We all know that the greatest motivation most CEOs have, besides manipulating us into thanking them for taking our money, is to stealthily make their product less durable, impossible to repair and contain less resources. Such is the fairly new issue of televisions… which are now falling on our kids!
Over the past twelve years TVs have left the floor and climbed onto our walls. They’ve gotten gigantic, and flat, and no longer are self-stabilized. They no longer require substantial furniture to contain the portable models and with a mere breath of a breeze go careening to the floor… or onto the head of a toddler.
A recent study in the medical journal “Pediatrics” reported about data gathered on TV injuries from the Consumer Safety Division used in a study from Columbus Ohio. According to the researchers, 17,000 children are injured severe enough to be seen in the ER by televisions each year. That was the average number between 1990 and 2011, but the researchers analyzed national data over a 20-year period.
The rate of injuries from falling TVs nearly doubled in the study period! Many, if not most, were due to inadequately stabilized table-top units or those improperly anchored to the wall.
Look around at your TVs. Give ’em a tiny push. Do they wobble dangerously or are they completely out of the reach of a five or six year old? That’s the age group most affected by TV-related injuries.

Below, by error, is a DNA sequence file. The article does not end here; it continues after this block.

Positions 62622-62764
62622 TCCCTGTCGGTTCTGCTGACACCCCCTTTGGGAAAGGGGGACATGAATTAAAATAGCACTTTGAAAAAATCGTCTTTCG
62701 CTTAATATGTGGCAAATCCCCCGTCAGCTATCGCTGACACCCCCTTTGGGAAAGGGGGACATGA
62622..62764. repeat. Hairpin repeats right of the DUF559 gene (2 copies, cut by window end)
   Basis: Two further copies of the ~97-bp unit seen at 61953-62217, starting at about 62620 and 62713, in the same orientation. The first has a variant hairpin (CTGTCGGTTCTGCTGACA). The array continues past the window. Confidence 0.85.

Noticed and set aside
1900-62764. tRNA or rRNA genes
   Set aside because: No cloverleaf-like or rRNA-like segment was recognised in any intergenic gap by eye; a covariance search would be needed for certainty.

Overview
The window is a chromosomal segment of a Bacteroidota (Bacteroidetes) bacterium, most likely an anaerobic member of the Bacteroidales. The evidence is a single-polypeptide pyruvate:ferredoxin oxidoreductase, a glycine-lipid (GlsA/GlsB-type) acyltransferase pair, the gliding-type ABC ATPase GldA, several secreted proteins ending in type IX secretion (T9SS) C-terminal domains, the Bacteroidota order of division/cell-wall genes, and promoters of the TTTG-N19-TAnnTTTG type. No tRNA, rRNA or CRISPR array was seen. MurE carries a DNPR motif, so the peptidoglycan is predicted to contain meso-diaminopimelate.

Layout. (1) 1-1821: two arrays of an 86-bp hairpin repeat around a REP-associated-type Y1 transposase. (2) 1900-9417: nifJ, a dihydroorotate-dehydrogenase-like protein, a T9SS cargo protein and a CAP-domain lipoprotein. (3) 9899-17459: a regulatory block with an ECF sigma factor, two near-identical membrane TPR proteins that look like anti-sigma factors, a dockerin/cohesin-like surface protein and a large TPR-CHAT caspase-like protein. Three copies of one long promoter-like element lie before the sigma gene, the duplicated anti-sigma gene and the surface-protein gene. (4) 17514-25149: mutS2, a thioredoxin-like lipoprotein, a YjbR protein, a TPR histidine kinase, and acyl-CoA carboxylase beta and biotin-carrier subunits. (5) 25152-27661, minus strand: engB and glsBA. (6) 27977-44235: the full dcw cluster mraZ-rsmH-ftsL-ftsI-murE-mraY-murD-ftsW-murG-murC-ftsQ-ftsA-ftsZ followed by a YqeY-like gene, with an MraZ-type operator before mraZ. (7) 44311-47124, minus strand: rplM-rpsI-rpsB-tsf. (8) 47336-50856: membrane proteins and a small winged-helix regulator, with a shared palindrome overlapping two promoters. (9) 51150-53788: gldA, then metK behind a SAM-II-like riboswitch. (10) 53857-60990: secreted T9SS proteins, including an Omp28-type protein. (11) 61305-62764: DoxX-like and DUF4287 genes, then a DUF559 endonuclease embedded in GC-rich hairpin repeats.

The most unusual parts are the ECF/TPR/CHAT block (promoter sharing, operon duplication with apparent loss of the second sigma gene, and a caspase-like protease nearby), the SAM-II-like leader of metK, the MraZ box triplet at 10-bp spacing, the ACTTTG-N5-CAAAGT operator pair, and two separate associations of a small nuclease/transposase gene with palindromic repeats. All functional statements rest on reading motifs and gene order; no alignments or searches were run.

Head and neck wounds and concussions are the most common injury. About 36% were lacerations and another 35% soft tissue damages.
Greater than 50% of injuries each year are from falling TVs, another 38% were from a child striking the TV.
Short of waiting for OSHA or some governmental agency to mandate bolts, suction cups or bungee straps be added to the price of each TV sold, there are easy and cheap anchoring devices available which can eliminate the danger.
The problem is that in all our anxiousness to embrace “new-fangledness” we sort of let new technology outstrip our established methods of living safe. We’ve learned the hard way that every time something gets smaller we need to think “who’s going to put this in their mouth,” or “what’s going to get stuck in that hole.” We need to do the same thing with every time we see a TV get smaller and lighter – “Who’s this gonna’ fall on?”